Raffles, Sir Thomas Stamford 1781–1826
Sir Thomas Stamford Raffles
A British colonial administrator and the founder of Singapore, Raffles was the son of a sea captain, born off the coast of Jamaica. He began work for the East India Company (a quasi-governmental trading company that shaped much of England's overseas empire) at age 14, and was transferred to Penang on the Malay Peninsula in 1805. With the Netherlands embroiled in the Napoleonic Wars between 1811 and 1816, Britain took control of Java under Raffles's governorship, during which time he introduced a new system of land tenure, stopped the slave trade, and removed fetters on trade. After a year in England, Raffles returned to the island of Sumatra as lieutenant governor in 1818 and, fearing Dutch influence in the region, persuaded the East India Company in 1819 to establish a free-trade station at the southern tip of the Malay Peninsula. That station became modern Singapore. When Raffles left the East Indies for good in 1824, he had established a strategic anchor for the British on the main shipping channel between the Indian Ocean and the South China Sea that today is one of the largest trade ports in the world. Raffles also authored a history of Java and was the founder of the Zoological Society of London. He was knighted in 1817.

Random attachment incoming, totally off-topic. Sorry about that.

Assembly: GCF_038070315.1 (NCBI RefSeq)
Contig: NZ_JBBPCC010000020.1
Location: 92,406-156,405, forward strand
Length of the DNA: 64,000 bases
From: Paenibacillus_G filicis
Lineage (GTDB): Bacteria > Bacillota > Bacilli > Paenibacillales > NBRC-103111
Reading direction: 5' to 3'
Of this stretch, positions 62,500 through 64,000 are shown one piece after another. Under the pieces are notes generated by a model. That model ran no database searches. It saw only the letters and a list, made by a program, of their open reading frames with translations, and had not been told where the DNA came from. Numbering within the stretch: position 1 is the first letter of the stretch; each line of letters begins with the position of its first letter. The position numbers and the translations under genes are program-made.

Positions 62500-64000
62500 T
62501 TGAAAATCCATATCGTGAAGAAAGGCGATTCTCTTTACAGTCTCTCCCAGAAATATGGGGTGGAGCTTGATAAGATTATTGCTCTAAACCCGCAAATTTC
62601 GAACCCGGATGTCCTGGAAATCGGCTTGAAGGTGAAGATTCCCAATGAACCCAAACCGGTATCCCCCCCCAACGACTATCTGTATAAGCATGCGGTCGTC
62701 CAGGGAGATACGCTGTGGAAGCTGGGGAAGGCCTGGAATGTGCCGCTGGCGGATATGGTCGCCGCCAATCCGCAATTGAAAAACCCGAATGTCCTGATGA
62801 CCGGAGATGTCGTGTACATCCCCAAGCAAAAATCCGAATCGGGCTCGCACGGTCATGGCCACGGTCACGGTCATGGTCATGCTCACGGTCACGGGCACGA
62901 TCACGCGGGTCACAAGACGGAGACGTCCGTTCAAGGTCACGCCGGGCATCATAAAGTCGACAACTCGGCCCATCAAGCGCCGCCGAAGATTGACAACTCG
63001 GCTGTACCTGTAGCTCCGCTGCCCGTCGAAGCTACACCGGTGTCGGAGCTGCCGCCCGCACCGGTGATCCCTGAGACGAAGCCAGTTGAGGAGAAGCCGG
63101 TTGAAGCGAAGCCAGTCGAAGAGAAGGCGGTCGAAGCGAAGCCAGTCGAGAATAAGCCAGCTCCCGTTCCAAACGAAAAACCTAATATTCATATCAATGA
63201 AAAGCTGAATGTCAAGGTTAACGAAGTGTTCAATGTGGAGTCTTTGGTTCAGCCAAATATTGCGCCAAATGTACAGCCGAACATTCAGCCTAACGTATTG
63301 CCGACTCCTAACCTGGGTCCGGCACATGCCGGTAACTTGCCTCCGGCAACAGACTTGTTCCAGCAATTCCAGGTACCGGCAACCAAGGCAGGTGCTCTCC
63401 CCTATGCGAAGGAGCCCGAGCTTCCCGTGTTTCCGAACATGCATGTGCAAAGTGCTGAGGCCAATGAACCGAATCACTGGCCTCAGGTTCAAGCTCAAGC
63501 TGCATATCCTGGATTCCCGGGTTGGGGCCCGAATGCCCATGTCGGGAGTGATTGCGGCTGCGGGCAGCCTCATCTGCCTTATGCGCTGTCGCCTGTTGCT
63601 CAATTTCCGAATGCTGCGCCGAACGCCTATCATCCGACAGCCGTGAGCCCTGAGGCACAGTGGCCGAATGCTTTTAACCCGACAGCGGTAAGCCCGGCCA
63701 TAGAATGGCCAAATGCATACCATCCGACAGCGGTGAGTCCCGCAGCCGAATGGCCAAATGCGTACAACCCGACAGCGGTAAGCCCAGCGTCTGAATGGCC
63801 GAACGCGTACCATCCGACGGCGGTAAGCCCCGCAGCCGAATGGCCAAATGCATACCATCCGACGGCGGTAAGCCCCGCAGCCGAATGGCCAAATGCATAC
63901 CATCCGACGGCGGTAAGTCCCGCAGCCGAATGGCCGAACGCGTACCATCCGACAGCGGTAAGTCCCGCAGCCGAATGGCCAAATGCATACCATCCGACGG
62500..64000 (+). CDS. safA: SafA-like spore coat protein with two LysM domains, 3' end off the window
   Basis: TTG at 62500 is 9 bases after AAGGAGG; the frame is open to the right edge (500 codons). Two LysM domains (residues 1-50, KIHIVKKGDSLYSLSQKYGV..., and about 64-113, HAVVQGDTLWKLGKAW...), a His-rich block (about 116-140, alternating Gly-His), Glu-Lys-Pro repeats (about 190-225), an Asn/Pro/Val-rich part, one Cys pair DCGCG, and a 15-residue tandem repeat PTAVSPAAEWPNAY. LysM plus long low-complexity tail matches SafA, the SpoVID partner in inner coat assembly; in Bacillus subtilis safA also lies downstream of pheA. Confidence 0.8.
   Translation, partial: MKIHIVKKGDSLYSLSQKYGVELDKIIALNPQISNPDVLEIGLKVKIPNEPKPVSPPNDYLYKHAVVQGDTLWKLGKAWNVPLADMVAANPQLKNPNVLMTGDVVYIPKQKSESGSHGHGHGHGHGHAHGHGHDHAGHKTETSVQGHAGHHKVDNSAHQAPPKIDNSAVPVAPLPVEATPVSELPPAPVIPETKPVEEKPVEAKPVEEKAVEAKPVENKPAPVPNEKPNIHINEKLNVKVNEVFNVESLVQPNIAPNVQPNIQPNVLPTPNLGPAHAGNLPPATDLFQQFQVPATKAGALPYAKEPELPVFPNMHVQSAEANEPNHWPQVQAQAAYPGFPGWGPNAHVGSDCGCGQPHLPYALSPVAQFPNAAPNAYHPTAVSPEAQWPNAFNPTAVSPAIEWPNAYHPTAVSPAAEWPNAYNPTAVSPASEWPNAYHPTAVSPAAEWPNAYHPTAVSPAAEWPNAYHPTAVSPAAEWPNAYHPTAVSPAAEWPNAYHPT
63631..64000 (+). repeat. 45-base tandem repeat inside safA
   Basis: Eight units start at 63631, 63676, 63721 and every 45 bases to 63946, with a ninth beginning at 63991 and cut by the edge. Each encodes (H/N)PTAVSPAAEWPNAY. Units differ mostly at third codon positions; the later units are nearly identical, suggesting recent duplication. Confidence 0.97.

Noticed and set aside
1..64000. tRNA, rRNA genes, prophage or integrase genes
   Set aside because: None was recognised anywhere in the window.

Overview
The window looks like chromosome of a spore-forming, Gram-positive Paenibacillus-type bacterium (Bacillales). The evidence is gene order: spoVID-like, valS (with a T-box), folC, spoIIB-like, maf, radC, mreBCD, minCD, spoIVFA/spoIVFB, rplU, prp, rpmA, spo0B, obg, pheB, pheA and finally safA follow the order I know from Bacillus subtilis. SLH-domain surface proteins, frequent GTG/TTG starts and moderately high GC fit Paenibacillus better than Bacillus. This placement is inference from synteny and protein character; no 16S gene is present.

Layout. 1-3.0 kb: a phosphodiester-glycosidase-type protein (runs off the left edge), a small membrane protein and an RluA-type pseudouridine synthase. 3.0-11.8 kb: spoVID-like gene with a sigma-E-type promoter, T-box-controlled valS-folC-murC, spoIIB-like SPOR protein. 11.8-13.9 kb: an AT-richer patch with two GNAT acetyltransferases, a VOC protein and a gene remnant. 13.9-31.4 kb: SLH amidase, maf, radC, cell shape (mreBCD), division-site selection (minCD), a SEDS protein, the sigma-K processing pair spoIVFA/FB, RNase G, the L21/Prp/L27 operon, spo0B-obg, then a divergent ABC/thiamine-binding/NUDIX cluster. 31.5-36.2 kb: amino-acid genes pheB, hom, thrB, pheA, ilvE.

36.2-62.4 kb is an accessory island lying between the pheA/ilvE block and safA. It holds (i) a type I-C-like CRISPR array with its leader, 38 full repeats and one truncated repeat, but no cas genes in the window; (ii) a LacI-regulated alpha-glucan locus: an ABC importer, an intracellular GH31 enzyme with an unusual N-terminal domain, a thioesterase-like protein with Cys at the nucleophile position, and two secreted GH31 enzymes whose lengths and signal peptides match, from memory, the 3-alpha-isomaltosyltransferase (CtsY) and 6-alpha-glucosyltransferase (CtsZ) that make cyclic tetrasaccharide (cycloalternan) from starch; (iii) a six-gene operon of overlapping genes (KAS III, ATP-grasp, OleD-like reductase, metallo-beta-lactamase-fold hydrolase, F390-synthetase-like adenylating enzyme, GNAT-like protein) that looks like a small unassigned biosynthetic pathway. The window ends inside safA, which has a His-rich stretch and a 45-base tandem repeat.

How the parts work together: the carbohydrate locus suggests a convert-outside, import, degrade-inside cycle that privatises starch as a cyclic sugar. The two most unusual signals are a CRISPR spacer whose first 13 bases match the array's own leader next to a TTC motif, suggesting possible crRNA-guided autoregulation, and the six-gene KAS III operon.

SEE ALSO Bonaparte, Napoleon; East India Company, British; East India Company, Dutch; Empire, British; Empire, Dutch; EntrepÔt System; Free Ports;Indian Ocean;Laborers, Coerced; Indonesia;Singapore;Spices and the Spice Trade.
Lapping, Brian. The End of Empire. New York: St. Martin's Press, 1985.
Peter E. Austin